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I was data mining on the net the other day, and found these designs for survival arrowhead cards:
These useful little cards are credit card-sized pieces of stainless steel which have arrowhead shapes cut into them, made using a computer-controlled laser cutter, or high-pressure water cutter. There is one tiny bit of metal left, connecting each arrowhead to the card, and you just flex or snap them loose, when needed. (Got to get me some!)
There are several different designs already on the market, and more are still under development.
This version has a saw on one side, and a knife blade on the other, intended to be used for cutting, slotting, nocking, and scraping sticks, to make improvised arrow shafts in the field (in case you don’t have any other tools with you).
You can also find arrowhead dog tags, which have one or two arrowheads, and both a saw edge, and a knife edge.
This card has longer arrowheads, cut down the long side of the card.
Seeing these gives me a similar idea, for a series of new survival knives:
You can make cutouts in knife blades without significantly reducing blade strength, if you don’t remove too much material, like in these sketches. (There are plenty of knives for sale that have cutouts, but most are just decorative.)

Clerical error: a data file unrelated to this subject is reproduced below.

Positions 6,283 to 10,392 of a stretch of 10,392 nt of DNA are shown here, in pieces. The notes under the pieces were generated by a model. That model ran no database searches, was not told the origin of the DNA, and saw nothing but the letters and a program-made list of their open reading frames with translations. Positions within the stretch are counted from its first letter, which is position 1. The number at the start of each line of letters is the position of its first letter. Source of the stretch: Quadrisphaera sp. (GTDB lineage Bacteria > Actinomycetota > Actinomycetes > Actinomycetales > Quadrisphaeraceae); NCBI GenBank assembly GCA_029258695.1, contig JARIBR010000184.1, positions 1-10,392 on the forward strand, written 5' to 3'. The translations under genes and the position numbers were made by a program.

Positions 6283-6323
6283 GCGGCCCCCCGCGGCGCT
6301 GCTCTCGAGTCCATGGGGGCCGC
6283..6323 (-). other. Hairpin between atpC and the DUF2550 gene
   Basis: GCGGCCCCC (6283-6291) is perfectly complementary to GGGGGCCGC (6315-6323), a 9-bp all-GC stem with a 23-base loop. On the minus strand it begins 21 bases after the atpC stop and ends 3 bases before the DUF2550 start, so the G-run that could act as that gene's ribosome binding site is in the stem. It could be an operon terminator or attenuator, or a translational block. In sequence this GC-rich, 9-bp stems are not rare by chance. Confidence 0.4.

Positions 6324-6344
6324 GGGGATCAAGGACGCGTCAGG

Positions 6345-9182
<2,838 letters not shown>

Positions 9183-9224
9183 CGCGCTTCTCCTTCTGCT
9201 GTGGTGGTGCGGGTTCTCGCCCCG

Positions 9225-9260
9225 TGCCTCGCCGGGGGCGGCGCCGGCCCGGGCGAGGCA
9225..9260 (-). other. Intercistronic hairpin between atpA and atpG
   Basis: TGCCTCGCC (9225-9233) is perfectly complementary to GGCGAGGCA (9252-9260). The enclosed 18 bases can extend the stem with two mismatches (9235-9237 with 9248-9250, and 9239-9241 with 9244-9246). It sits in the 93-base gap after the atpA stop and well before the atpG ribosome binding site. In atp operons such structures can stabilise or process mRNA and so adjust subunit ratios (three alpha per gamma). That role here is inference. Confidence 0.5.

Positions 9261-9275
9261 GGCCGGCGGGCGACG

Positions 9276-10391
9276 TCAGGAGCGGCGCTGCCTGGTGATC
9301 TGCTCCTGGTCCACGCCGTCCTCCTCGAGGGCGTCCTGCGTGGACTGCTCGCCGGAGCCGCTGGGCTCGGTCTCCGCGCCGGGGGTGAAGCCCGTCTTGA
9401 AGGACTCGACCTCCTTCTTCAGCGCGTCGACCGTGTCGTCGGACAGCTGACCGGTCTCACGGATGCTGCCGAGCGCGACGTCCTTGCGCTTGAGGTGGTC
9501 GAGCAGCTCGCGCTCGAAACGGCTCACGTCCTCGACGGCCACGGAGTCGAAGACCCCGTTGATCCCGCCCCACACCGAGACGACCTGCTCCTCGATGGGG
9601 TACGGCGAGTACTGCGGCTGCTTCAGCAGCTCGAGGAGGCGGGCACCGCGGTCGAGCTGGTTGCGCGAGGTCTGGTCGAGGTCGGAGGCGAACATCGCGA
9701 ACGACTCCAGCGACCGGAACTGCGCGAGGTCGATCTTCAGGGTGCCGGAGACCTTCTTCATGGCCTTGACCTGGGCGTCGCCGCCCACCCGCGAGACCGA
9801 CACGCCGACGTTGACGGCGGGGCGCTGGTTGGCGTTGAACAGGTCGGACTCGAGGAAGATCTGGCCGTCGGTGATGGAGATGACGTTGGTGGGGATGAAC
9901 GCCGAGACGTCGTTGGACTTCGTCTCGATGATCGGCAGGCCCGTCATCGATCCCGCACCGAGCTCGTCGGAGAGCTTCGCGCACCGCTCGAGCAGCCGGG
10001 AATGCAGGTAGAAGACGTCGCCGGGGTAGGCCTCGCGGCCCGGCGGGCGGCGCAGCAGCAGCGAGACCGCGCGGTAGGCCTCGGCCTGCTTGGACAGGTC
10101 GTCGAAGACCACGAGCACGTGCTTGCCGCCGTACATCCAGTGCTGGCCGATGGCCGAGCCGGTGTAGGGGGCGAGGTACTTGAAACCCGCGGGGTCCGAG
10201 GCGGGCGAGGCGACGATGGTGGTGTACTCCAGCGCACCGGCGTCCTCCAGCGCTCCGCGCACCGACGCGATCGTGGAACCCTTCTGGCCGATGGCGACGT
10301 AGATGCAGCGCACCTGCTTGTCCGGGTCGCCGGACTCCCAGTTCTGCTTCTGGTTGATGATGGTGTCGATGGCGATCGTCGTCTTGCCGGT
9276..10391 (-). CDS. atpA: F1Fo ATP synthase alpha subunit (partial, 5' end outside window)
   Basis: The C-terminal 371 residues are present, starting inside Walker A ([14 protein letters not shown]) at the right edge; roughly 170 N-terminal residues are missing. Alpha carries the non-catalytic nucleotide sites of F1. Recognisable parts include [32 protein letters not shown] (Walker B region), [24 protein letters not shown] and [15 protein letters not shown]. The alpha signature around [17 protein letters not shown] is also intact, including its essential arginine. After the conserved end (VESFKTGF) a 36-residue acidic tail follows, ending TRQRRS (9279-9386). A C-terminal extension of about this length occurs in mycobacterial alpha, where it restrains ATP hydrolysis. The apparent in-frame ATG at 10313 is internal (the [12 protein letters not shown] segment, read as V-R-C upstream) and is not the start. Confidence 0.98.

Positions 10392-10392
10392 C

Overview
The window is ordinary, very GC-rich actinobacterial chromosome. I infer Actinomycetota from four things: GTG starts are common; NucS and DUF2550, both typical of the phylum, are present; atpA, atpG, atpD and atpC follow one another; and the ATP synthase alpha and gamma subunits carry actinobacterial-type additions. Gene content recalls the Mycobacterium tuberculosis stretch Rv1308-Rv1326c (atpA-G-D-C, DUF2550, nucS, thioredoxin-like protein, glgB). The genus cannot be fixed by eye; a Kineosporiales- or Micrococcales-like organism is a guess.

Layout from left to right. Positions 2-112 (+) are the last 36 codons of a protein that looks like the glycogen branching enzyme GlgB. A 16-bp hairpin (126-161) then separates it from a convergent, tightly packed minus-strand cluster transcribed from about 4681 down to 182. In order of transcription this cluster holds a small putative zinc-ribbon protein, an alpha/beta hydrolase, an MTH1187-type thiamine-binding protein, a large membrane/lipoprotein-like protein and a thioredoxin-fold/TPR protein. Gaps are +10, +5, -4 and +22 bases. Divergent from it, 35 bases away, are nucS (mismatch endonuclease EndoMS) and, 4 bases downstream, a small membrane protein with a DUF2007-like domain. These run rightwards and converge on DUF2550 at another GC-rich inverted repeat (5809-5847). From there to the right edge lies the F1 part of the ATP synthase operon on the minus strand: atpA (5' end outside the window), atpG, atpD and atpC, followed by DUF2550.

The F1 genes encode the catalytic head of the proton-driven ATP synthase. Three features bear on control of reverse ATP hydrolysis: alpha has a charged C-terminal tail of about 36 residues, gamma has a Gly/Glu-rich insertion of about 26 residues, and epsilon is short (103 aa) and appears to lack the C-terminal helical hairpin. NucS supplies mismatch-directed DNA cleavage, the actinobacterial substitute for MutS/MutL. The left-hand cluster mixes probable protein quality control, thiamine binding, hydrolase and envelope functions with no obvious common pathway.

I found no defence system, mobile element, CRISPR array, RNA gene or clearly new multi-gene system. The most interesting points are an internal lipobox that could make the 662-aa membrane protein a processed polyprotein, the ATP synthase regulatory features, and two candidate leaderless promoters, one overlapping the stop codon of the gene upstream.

My idea is to make the same types of attached arrowhead-shaped cuts, in the blades of large chopping knives.
This would work with machetes, bolos, khukris, and any other wide-bladed survival knife.
The attached cutouts could be arrowhead shapes, larger spearhead shapes, or tiny knife shapes.
An example might look something like this:
The same idea could be used with any camp hatchet that is made from one piece of steel, like these:
This hatchet already has a cutout, that could easily be changed to an attached arrow point, or small knife shape, and more could be added in the hatchet head area (as long as enough material is left to keep the tool strong).
Here is another good candidate, for adding some attached cutouts. So hopefully someone will take this idea and run with it. I know that I would buy a few of these knives and hatchets, if they were for sale. (Meanwhile I will fabricate a few of my own handmade prototypes, just for fun!)